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The Committee for the Promotion of Virtue and Prevention of Vice of Saudi Arabia just announced that Saudi women are allowed to ride a bike. The news comes after the internationally award-winning Saudi film Wadjda, written and directed by Saudi female director Haifaa al-Mansour.
The film is telling the story of Wadjda, a 12-year-old girl growing up in traditional society in the suburbs of Riyadh. When Wadjda sees a beautiful green bicycle for sale, she wants it desperately, but her mother won't allow her to have it, fearing repercussions from a conservative society, so Wadjda decides to raise the money herself by participating to a Koran recitation competition at her school to get the cash prize.
Haifa Al Mansoor, the 38-year-old director, had to hide in a van in some of the more conservative areas where locals disapproved of a female film-maker mixing with men on set, and at times had to direct her male actors via walkie-talkie.
Wadjda won three awards at the Venice Film Festival and the top prize at the ninth edition of the Dubai International Film Festival : Haifa Al Mansoor, walked away with the $50,000 Best Arab Feature prize, while Wadjda’s lead actress, the 10-year-old Waad Mohammed took home the Best Actress award in the same category.
Only 26 percent of women in Pakistan are literate. Many families do not educate their daughters because of societal and religious pressures and in the last 6 years Islamic militants have blown up more than 600 schools across the country, forcing thousands of women to stay at home.
"Humaira: The Dream Catcher", second provocation film of Chime for Change campaign for women’s and girl’s empowerment, chronicles the life of a young woman who is fighting to educate girls in her community. Through sheer determination, she has set up a school that now educates over 1200 children for one cent a day.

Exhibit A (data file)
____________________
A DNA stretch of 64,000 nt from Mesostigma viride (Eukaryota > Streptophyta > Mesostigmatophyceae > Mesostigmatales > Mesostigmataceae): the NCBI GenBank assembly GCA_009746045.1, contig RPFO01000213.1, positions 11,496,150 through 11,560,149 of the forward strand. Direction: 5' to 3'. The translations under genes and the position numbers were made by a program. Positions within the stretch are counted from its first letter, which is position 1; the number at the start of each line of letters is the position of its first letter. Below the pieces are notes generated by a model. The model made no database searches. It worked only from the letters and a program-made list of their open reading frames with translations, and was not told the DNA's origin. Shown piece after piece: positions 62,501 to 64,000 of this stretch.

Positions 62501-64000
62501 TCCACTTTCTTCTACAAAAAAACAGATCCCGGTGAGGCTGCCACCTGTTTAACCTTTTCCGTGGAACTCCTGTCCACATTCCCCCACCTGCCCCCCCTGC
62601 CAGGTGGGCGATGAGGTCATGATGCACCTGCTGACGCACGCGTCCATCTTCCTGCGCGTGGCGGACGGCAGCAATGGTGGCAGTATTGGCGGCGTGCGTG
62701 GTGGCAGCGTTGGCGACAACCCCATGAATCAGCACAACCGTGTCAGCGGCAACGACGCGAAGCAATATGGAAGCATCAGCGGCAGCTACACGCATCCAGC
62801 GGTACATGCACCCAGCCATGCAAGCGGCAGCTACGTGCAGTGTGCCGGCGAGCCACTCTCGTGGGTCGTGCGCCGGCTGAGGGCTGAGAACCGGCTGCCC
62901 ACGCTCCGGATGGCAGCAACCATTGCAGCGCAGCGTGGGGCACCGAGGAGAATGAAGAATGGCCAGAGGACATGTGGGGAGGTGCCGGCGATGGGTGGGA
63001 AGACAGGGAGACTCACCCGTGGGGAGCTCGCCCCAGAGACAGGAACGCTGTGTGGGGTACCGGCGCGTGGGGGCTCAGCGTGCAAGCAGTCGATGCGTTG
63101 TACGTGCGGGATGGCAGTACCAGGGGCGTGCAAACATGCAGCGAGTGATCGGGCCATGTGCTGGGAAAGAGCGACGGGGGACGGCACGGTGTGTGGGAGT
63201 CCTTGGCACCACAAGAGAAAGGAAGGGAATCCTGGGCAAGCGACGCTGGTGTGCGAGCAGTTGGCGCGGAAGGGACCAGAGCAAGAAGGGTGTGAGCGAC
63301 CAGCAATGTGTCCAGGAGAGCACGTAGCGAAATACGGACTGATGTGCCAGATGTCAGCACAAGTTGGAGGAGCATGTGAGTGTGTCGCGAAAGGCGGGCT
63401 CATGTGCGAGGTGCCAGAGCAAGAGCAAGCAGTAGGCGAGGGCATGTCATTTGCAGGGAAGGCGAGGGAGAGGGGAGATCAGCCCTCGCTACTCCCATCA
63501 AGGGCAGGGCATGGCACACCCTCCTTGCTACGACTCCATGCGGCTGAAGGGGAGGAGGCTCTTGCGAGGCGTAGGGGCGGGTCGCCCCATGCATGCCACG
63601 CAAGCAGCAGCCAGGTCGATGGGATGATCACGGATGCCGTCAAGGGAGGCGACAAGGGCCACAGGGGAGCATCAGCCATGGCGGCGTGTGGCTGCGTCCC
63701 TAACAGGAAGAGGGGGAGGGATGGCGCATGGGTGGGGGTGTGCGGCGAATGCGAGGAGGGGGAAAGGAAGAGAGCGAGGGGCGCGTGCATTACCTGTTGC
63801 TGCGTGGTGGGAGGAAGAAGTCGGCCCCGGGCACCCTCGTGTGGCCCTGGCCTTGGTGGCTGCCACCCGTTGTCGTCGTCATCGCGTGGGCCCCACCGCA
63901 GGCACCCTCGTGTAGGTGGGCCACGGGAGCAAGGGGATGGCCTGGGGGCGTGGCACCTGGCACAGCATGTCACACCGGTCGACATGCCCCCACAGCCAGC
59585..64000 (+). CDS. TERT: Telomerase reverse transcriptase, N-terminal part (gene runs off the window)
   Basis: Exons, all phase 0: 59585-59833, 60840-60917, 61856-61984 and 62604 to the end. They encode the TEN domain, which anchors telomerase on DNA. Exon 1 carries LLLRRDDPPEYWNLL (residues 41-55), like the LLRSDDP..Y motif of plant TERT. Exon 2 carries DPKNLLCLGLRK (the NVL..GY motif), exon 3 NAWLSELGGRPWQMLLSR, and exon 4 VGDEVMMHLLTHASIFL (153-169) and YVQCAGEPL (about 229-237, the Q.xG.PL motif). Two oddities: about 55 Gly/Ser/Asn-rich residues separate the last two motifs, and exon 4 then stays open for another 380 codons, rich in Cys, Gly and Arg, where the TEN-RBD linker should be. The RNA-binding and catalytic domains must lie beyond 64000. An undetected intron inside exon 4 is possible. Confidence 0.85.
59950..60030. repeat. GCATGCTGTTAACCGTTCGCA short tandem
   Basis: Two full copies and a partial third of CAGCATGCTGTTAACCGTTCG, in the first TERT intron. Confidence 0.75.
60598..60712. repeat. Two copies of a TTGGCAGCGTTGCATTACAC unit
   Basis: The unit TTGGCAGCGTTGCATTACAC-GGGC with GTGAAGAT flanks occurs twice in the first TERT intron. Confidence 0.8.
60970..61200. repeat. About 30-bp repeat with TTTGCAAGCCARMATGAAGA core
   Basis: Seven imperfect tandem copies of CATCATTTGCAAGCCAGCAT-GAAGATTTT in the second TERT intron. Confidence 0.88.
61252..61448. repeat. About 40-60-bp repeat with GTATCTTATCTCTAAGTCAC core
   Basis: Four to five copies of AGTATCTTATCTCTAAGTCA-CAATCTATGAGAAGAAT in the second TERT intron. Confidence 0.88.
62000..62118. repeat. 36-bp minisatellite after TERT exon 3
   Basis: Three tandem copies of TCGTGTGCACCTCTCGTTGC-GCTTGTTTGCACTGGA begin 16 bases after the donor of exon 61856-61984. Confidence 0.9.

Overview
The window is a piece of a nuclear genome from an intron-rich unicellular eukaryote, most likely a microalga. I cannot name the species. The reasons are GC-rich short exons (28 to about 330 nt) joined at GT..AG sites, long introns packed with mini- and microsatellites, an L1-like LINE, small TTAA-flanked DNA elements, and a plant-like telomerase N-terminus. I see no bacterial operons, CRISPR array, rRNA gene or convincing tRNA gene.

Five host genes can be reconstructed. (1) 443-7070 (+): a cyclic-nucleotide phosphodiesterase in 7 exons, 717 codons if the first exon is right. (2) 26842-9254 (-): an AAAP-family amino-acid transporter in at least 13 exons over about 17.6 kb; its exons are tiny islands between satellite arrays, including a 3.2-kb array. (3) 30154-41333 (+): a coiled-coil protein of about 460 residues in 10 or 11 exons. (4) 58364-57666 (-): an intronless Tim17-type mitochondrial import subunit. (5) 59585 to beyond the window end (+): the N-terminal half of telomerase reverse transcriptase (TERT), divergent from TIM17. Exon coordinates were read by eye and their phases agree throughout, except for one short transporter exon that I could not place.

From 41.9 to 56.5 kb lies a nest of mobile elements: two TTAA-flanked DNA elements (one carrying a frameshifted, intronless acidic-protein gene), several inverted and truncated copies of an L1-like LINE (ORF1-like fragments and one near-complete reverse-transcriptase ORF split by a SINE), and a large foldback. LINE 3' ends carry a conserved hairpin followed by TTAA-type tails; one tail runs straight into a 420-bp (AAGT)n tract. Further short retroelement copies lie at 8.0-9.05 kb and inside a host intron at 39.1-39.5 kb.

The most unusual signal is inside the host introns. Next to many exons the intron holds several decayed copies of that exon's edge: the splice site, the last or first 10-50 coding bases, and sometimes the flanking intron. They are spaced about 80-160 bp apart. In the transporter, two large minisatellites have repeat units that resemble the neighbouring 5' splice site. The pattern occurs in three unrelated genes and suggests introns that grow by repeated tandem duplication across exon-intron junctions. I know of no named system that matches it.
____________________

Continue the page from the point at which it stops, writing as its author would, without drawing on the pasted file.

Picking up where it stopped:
"I wanted to show the martyrdom that women like me live. To denounce the silence of those who know but conceal. And to answer to those who wonder why a beaten woman has so much difficulty to leave her torturer."
A mother of four, Alexandra Lange, 33 years old, was acquitted for the murder of her husband by the Douai criminal court on March, 23rd 2012. In Law, an act now bears her name.
In her book, "Acquittée - je l'ai tué pour ne pas mourir" ("Acquitted, I killed him to live"), she tells about the blows, the insults, the humiliation, the fear. By recognizing her case as self-defense, French justice cast a light on victims of domestic violence.
This decision is not only a victory for Alexandre Lange, it also represents a hope for all women who, each day, undergo the same sufferings.
(Acquittée - je l'ai tué pour ne pas mourir, Ed. Michel Lafon)
This multimedia interface will be made of a web-documentary “Web, les voix du silence” (Web, voices of silence) and a website to call for sexually assaulted women’s testimonies.
Implemented on the occasion of International Day for the Elimination of Violence Against Women, next November 25, this platform aims to encourage other victims to talk, denounce and confess freely.
France televisions will also issue two documentary films on the same topic: on France 5, “Viol, double peine” (“Rape, double charge”), followed by a debate with the Ministry of Women’s Right, Najat Vallaud-Belkacem. Then, on France 2 : “Viol, elles se manifestent” (“Rape: they talk”).
What if Women’s Rights established itself in the media? That's the ambition of “Femmes en résistance”, the new French magazine co-launched with Pierre-Yves Ginet, a photojournalist: highlighting those who fight to put an end to violence against women, whether domestic, economical or societal. N°0 issue gives a voice to Razan Ghazzawi, a Syrian blogger, Ni Yulan, a Chinese lawyer, and to many other women, from here or elsewhere, anonymous or famous, who make things change.
This first edition in French is exceptionally available online for consultation